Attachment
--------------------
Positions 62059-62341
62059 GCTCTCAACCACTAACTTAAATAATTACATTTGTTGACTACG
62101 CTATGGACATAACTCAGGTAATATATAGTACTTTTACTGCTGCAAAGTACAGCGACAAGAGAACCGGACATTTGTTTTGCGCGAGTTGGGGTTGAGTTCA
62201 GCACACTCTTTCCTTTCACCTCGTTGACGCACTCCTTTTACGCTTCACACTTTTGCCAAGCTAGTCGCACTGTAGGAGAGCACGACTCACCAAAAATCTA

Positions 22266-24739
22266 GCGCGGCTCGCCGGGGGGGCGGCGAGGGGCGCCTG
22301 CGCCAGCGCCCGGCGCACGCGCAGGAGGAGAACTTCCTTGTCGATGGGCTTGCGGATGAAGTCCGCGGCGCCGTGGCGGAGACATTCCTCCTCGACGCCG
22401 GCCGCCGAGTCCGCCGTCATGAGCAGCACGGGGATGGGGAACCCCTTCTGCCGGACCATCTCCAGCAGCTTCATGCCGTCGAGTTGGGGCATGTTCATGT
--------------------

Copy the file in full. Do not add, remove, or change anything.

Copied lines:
Positions 62059-62341
62059 GCTCTCAACCACTAACTTAAATAATTACATTTGTTGACTACG
62101 CTATGGACATAACTCAGGTAATATATAGTACTTTTACTGCTGCAAAGTACAGCGACAAGAGAACCGGACATTTGTTTTGCGCGAGTTGGGGTTGAGTTCA
62201 GCACACTCTTTCCTTTCACCTCGTTGACGCACTCCTTTTACGCTTCACACTTTTGCCAAGCTAGTCGCACTGTAGGAGAGCACGACTCACCAAAAATCTA

Positions 22266-24739
22266 GCGCGGCTCGCCGGGGGGGCGGCGAGGGGCGCCTG
22301 CGCCAGCGCCCGGCGCACGCGCAGGAGGAGAACTTCCTTGTCGATGGGCTTGCGGATGAAGTCCGCGGCGCCGTGGCGGAGACATTCCTCCTCGACGCCG
22401 GCCGCCGAGTCCGCCGTCATGAGCAGCACGGGGATGGGGAACCCCTTCTGCCGGACCATCTCCAGCAGCTTCATGCCGTCGAGTTGGGGCATGTTCATGT